A safety alert issued by the U.S. Department of Transportation warned about the potential high volatility of Bakken crude.
The warning Thursday said Bakken’s light, sweet crude oil ignites at a lower temperature than traditional heavy crudes.
Lighter crudes contain more natural gas and ignite at lower temperatures because of gas vapors emitted with rising temperatures.
Last week a crude train derailed and exploded near Casselton, N.D. There were no injuries but most of the town’s 2,300 were forced to evacuate while a toxic cloud spread over the area.
Bakken crude production from eastern Montana and western North Dakota has spiked to about a million barrels per day. The region is now the second-largest oil producer in the United States behind Texas.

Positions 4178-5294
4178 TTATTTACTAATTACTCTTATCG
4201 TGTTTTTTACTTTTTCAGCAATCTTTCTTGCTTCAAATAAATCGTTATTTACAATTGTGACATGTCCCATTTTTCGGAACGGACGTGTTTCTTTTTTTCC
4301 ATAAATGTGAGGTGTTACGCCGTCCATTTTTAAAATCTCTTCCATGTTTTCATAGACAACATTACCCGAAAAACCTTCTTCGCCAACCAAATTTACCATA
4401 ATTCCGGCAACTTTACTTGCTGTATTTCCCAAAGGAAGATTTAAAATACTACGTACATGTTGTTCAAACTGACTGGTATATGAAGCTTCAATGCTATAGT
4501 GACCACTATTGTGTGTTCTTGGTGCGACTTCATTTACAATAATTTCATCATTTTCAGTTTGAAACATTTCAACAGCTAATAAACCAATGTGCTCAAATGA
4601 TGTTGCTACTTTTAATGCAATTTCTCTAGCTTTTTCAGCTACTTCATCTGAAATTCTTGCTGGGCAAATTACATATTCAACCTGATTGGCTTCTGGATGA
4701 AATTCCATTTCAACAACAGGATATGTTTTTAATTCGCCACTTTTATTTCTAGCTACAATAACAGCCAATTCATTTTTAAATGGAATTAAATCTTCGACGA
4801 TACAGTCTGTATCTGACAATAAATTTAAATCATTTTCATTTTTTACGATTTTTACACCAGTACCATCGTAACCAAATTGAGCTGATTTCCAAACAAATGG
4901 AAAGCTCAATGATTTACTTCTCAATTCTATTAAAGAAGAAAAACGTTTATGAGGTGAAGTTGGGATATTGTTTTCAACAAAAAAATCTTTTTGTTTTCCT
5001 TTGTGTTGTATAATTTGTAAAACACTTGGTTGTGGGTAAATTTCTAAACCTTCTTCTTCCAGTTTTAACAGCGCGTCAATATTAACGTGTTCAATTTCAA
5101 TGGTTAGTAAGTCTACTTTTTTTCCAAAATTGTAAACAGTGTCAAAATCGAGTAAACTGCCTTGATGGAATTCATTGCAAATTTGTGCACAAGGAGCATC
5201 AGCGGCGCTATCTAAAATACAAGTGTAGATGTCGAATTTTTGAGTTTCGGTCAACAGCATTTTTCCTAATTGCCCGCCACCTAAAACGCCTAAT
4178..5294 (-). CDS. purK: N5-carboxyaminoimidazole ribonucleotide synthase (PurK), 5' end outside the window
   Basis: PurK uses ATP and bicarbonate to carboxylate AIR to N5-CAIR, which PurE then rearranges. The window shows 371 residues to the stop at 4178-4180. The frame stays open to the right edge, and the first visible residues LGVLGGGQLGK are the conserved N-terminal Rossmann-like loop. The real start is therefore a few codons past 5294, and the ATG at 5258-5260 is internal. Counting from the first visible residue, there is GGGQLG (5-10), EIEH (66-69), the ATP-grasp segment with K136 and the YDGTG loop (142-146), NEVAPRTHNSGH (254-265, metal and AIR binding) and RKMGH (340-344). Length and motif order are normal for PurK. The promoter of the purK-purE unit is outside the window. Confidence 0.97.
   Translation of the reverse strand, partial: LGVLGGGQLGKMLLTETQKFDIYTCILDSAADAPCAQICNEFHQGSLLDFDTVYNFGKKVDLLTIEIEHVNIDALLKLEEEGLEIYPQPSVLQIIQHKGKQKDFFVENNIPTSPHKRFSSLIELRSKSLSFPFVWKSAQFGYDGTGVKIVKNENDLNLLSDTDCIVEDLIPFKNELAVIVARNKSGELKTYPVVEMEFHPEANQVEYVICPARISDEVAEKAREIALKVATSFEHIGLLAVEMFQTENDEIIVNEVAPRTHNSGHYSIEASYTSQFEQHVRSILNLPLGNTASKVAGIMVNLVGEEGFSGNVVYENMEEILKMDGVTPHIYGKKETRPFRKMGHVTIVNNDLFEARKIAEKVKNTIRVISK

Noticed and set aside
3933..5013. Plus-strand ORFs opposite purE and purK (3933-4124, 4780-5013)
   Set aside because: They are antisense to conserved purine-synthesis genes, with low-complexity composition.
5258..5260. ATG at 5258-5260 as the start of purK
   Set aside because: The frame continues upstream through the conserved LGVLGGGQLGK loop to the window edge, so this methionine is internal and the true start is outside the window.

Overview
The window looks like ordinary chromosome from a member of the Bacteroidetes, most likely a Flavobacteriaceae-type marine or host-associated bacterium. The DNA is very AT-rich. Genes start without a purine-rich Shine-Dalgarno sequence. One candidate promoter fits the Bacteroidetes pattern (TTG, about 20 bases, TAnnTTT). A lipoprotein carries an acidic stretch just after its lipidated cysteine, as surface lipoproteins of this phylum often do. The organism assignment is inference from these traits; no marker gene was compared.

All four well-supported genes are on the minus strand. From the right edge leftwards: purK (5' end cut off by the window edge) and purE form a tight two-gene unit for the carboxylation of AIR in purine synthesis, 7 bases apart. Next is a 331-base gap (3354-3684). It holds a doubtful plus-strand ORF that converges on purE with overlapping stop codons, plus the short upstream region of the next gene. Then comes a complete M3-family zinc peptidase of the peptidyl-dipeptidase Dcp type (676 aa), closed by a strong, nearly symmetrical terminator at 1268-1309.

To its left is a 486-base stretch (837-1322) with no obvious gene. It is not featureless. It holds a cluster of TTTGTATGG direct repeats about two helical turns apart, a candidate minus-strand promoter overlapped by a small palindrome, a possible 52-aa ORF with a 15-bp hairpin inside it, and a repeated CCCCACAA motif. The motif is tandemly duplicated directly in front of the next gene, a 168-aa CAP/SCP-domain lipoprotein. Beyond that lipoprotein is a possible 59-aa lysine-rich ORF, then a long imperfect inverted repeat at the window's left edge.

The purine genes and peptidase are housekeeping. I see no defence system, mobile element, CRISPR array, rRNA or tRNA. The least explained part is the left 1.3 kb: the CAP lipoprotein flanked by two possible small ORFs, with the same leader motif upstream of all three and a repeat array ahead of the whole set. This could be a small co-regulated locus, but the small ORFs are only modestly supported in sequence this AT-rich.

In July, a derailment and explosion in Lac-Megantic, Quebec killed 47 people and destroyed much of the town.
And in November, a train hauling Bakken crude from North Dakota derailed and exploded in Alabama, spilling more than 700,000 gallons of oil from 26 tanker cars. No one was killed in that accident.
The amount of oil moving by rail in the U.S. has spiked since 2009, from just more than 10,000 tanker cars to a projected 400,000 cars in 2013, the Tulsa World said.